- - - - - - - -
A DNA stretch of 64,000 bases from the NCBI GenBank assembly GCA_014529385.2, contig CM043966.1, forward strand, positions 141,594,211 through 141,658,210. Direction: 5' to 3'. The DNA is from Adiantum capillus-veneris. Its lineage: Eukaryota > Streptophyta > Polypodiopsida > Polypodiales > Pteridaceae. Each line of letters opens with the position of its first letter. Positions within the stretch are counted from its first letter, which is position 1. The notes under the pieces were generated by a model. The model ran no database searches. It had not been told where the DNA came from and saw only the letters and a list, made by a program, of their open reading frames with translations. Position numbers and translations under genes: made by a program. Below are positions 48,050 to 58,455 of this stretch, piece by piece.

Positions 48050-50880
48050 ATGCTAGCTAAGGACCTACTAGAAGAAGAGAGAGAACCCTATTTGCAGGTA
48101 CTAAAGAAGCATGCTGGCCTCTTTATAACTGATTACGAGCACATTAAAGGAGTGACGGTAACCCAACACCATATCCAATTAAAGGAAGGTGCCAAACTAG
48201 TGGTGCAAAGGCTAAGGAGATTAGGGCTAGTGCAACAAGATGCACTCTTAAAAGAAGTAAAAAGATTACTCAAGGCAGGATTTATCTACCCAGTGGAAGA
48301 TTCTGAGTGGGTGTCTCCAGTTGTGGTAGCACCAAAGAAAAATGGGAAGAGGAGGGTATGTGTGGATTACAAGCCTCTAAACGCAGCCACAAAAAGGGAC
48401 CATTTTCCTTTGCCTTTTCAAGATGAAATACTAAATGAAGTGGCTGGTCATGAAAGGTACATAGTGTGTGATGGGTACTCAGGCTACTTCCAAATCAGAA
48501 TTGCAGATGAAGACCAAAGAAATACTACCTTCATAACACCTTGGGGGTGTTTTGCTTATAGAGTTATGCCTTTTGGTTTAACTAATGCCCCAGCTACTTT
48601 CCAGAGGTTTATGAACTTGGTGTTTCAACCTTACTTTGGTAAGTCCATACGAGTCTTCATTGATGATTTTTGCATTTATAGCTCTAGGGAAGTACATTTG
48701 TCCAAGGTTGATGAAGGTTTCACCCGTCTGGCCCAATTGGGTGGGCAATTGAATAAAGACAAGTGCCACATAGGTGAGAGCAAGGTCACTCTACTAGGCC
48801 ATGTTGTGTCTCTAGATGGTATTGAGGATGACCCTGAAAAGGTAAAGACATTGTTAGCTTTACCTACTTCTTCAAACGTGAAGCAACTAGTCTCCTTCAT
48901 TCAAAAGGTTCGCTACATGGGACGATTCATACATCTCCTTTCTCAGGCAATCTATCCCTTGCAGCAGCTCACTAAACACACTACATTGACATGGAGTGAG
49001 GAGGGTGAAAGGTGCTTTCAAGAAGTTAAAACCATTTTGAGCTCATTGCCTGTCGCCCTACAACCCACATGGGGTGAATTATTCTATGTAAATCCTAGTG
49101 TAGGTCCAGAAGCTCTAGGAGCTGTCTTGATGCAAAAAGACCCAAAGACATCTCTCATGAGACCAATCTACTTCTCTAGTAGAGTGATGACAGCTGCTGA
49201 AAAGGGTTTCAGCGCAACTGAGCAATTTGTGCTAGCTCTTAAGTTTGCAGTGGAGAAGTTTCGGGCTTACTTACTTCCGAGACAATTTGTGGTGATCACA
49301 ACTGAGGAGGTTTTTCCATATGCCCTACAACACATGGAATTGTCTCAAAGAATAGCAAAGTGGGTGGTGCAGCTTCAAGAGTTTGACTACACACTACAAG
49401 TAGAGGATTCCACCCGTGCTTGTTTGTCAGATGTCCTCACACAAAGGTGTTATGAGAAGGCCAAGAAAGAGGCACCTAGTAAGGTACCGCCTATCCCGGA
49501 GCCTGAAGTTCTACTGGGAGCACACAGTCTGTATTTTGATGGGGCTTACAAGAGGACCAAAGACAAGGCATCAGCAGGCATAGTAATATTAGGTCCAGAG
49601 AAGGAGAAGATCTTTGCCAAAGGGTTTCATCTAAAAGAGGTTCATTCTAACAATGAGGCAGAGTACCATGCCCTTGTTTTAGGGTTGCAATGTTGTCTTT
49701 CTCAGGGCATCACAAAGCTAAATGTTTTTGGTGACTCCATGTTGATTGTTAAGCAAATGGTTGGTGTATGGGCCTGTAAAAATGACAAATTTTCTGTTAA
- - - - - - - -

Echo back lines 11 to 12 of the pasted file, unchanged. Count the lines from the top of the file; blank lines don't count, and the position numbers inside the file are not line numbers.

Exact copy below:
48801 ATGTTGTGTCTCTAGATGGTATTGAGGATGACCCTGAAAAGGTAAAGACATTGTTAGCTTTACCTACTTCTTCAAACGTGAAGCAACTAGTCTCCTTCAT
48901 TCAAAAGGTTCGCTACATGGGACGATTCATACATCTCCTTTCTCAGGCAATCTATCCCTTGCAGCAGCTCACTAAACACACTACATTGACATGGAGTGAG